I think most viewers will gravitate to Holland as the film’s break-out star. Jane is adorably awkward, at times resembling a glorified SNL character, but Holland maximizes every moment of screen time she has to make the beleaguered younger sister shine. It’s a very offbeat, zany performance, but there’s also a huge amount of pathos embedded in the character. I loved the moment in the climax when Jane bemoans the 1000 hours she spent working on the painting her older sisters don’t hesitate to ruin.
Which leads me to my big complaints about the film: the ending.
Now I’ve been accused of being a Scrooge and the longer that the pandemic goes on, the more emotionally broken I am inside, but this ending didn’t work for me at all.
Happiest Season’s greatest fault is that it wants us to root for a queer romance where none exists. Yes, obviously the film’s whole intent is to shed light on why Harper is emotionally closed off (ie: her family/upbringing) and how it prevents her from being her true authentic self.
I get that, but at its core, the film isn’t as much about Harper as it is about Abby: she is our main protagonist and the film’s dominant perspective (it is told through her lens). And while I know how difficult it can be to find yourself closeted during the holidays – an already stressful time for families, never mind queer folks – roughly ⅔ of the film is Harper being cruel to Abby, pushing her away and blaming her. If this were more of a light-hearted comedy, some of this would land better, but there are surprisingly few laughs and the few that are clearly meant to be comedic, like Harper and Sloane’s physical brawl during the White Elephant party, suffer from DuVall’s inexperience with framing and direction because the comedy doesn’t quite land.
The result is that we side with Abby as the aggrieved party, even as we understand Harper’s uncomfortable position. It’s also a problem that Stewart and Plaza have really good chemistry, so as the film progresses and Abby and Harper spend less time together, it becomes easier to envision an outcome where Abby and Riley become a couple.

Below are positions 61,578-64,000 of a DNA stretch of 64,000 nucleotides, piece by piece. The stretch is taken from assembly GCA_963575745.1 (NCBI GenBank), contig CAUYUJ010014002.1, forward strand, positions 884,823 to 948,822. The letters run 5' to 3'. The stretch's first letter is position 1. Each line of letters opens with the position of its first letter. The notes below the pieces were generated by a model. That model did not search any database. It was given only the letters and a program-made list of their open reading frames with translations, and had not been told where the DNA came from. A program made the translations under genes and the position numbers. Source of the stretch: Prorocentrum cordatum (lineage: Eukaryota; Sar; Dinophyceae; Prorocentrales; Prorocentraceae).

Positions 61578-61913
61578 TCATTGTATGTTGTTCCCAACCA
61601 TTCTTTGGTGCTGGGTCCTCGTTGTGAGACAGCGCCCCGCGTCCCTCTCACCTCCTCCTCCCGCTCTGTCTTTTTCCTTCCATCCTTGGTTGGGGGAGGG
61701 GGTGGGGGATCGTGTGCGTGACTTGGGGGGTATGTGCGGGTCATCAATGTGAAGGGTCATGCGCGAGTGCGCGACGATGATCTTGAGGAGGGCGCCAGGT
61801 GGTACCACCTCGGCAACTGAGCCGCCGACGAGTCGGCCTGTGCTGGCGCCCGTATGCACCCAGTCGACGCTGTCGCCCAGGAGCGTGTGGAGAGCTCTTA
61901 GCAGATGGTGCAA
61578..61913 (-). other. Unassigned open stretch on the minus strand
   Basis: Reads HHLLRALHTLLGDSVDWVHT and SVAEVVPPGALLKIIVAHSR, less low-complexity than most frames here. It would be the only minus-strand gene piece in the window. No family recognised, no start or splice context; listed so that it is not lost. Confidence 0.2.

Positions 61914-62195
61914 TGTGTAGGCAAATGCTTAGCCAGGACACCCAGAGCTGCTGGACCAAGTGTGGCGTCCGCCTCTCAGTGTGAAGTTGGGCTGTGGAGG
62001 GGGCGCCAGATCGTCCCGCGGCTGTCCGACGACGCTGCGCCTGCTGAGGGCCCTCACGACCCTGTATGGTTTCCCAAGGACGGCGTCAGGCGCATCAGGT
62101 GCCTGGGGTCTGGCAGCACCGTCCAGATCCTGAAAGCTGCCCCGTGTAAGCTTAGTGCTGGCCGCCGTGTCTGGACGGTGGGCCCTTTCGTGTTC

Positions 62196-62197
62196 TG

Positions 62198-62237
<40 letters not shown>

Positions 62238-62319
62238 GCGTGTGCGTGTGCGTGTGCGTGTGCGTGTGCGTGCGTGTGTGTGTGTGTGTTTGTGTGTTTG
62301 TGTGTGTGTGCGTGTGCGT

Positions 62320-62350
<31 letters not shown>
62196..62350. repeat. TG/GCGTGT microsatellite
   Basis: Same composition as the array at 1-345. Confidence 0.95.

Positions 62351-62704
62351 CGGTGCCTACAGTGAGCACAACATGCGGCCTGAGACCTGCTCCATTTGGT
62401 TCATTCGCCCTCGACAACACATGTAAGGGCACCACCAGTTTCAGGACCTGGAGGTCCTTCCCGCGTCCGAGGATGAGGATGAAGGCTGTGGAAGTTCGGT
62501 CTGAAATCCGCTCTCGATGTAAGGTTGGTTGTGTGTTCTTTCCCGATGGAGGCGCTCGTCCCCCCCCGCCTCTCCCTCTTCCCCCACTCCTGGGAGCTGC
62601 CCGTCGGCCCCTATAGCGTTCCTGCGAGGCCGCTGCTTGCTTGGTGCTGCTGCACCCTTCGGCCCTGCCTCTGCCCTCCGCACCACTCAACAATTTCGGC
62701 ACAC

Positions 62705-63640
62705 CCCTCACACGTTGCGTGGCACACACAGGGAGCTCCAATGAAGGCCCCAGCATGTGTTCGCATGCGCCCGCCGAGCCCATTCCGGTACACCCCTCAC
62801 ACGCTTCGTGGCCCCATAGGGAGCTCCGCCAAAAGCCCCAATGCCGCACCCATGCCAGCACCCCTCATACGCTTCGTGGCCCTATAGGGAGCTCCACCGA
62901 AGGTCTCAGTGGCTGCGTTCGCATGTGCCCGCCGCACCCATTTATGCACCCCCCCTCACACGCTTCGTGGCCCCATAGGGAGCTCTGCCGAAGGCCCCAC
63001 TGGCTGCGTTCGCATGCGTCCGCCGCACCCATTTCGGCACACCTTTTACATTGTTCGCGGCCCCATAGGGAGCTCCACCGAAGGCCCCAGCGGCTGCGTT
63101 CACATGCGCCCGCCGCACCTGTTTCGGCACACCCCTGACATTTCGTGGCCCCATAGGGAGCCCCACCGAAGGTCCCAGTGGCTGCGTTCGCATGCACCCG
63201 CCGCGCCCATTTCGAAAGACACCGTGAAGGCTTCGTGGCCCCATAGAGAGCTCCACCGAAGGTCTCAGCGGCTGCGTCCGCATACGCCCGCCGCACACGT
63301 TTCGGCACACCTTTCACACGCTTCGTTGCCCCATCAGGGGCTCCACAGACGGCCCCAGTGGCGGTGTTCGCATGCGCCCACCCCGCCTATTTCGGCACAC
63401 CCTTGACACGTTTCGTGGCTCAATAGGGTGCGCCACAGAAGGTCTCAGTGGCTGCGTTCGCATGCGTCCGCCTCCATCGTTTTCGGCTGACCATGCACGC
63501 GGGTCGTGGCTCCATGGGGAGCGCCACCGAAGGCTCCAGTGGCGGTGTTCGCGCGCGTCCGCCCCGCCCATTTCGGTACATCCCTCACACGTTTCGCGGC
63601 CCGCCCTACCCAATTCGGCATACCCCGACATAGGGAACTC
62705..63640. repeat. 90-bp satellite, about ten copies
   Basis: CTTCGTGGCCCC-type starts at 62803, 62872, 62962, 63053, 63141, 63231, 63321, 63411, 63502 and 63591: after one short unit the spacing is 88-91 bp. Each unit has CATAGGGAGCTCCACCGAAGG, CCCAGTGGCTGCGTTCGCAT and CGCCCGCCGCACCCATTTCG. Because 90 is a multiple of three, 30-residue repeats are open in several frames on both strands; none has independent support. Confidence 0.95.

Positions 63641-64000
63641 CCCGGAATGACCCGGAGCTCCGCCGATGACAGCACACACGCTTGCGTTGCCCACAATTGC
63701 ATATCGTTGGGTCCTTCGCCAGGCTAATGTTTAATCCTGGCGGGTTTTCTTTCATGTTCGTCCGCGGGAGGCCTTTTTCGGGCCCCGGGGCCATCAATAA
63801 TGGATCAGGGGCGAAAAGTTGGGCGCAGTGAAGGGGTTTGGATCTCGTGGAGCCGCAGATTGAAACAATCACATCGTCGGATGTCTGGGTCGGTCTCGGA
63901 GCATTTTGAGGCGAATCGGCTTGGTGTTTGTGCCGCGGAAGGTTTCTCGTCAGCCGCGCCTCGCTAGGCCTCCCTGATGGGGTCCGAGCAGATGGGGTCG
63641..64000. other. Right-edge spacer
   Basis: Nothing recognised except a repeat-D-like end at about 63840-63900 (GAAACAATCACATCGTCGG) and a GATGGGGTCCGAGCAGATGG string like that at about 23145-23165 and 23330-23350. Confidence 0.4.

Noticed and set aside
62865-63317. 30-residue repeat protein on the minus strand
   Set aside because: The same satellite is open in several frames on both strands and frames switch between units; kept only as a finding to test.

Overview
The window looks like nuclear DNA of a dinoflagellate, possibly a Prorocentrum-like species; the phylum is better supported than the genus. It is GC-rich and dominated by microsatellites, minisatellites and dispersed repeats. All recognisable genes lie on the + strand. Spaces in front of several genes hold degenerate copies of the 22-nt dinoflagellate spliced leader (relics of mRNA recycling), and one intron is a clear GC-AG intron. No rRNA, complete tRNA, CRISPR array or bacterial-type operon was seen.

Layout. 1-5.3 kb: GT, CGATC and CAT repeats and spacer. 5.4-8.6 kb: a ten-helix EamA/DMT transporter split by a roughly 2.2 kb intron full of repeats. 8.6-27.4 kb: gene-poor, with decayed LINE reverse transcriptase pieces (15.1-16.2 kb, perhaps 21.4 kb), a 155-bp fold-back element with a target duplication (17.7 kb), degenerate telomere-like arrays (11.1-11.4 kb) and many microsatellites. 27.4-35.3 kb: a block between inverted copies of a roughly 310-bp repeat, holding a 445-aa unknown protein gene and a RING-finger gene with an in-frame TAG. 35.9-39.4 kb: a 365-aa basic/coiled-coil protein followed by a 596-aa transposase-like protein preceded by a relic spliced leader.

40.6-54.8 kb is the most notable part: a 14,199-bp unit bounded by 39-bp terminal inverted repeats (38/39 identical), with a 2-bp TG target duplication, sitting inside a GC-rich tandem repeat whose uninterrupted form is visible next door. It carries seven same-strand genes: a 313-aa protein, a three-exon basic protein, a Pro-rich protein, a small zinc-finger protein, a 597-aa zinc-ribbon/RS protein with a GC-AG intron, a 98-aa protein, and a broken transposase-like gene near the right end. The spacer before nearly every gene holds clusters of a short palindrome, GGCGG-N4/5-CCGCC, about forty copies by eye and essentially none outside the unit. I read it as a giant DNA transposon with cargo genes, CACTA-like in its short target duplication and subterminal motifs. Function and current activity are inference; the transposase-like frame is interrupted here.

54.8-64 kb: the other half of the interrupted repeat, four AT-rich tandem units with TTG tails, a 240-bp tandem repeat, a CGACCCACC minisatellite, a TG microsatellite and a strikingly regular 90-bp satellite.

And then comes that kicker of a finale which fully lost me in two (!) places: when Sloane outs Harper and when the couple quickly and easily reconciles in order to have a happy ending.
The former is a small grievance, but one that greatly irked me. While it can be frustrating to have to continually come out as queer throughout our lives, the decision is ultimately a personal – and often symbolic – one. It’s why Abby’s discussion with John outside the house about being “out” is so impactful.
Sloane’s outing of Harper is traumatic on two fronts because Harper 1) isn’t ready to come out to her family and 2) she doesn’t do it herself. Obviously this is a meaty conflict for the film, but then it is undercut when Sloane immediately follows Harper’s queer confirmation with the announcement of her divorce from Eric. This makes sense for Sloane’s character and at this point the daughters are confronting their parents as a unified front, but it really frustrated me that Harper’s big moment is stolen by Sloane TWICE. The fact that the film never addresses the gravity of Sloane’s actions and what she effectively took away from her sister is really bothersome. It’s challenging to understand why Harper would forgive her.